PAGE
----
Home Building Legislation Amendments- Customer: Dear Mr Builder, would it be possible to rectify the outstanding defects 1)..., 2)..., etc.?
- Builder: You have been pain in the backside. Stop whining. We bent over backwards to help with your problems! Don’t contact me anymore.
This is a type of conversation that happens from time to time when dealing with builders 2-3 years into the defect rectification process. Why it may take so long? Many factors affect the process.
This morning a couple of my friends have shared the article "Home Building Amendment Act: Sydney apartment owners say law changes are 'draconian'", knowing my interest in those matters. I indeed have some relevant experience.
The publication by Sydney Morning Herald above has got a couple of interesting items. First, it is vivid that comments to the post contradict whatever is said by Department of Fair Trading (authority) representative and chief executive from Urban Development Institute of Australia NSW. Second, it highlights the failing points of proposed changes to improve the situation in the area of home building quality in Australia (NSW specifically).
- "Builders and traders face up to a year in prison for repeated unlicensed contracting work". That’s a good idea, however what if licensed builders and traders keep doing defective work? Who is going to implement this measure? At the moment builder has got a statutory duty to rectify defects – they don’t do this and the whole Fair Trading Department with their Tribunal is a joke, because: a) Builders don’t care and the department is more of a recommendation to them rather than authority;
- "Minor work worth under $5000 can now be carried out without a licence". Beautiful! Now the builders would be able to use anybody to do the small jobs. I have once asked a guy who did the work in the bathroom about his qualification; he said he’s a carpenter! Nobody is checking this at the moment, because it’s almost impossible to do that. What’s the point of implementing another law which only a few would obey? The builder sends people who certify their own work on the spot – the certifier is not responsible. How the new legislation helps with this problem?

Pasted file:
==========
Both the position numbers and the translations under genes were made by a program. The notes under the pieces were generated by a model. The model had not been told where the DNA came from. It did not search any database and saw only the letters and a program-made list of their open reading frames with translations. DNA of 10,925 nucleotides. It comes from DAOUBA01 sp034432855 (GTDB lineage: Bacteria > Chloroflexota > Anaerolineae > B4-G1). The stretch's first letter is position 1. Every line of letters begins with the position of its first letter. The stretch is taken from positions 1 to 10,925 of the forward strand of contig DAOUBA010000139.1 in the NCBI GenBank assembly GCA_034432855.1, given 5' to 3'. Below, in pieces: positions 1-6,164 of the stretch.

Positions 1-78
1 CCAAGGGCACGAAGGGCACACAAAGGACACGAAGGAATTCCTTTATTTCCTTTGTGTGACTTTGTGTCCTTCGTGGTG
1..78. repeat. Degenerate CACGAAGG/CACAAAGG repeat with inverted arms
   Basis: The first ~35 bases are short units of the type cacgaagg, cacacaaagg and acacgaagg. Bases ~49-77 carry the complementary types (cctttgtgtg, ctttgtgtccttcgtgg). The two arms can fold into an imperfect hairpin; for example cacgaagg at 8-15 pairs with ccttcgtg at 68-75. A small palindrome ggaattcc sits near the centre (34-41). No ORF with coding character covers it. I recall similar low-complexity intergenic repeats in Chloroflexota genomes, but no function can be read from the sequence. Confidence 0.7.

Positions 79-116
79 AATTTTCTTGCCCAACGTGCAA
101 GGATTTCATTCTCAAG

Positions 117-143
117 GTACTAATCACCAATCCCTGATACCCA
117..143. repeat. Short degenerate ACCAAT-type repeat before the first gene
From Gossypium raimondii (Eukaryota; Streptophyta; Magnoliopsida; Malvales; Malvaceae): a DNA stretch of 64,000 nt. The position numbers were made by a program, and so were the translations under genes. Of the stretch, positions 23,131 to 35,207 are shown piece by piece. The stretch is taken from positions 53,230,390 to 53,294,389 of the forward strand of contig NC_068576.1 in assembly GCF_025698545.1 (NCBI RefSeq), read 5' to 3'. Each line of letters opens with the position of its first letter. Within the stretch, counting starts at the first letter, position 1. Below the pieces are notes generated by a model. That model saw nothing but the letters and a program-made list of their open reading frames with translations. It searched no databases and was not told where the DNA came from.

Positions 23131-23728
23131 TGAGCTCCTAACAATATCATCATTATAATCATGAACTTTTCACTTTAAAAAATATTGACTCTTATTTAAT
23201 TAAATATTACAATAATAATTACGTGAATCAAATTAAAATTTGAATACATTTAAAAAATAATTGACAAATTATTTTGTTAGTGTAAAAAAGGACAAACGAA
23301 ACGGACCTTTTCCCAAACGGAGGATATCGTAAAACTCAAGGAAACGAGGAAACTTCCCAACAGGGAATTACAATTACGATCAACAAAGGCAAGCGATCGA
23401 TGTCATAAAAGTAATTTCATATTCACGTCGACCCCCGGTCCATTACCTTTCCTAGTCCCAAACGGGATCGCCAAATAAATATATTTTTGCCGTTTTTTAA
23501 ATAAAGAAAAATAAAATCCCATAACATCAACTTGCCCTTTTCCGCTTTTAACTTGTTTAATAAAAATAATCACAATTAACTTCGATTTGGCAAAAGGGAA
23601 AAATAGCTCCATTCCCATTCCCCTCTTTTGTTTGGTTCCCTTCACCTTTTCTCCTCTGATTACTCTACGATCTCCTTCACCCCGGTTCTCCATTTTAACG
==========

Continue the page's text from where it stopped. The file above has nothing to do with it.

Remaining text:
- One of the proposals is a 2% bond paid by developers to cover for defects that may arise when the building is complete. This would then make a situation with quality even worse – why the builder has to worry about it when the defects would be covered by the bond?
b) They delay the process as much as possible so the customers give up and fix the issues at their expense;
c) Also, how this monitoring is going to be implemented – extra money from the budget?
Quality MattersThe main concern here is quality of building work that’s being done and responsibility for the consequences of the wrong doing.
If the main idea of developers, builders and investors to earn more money (as of any other rational and logical actor on the market) then they would cut corners, use cheap materials and unqualified labour and would try to reduce costs.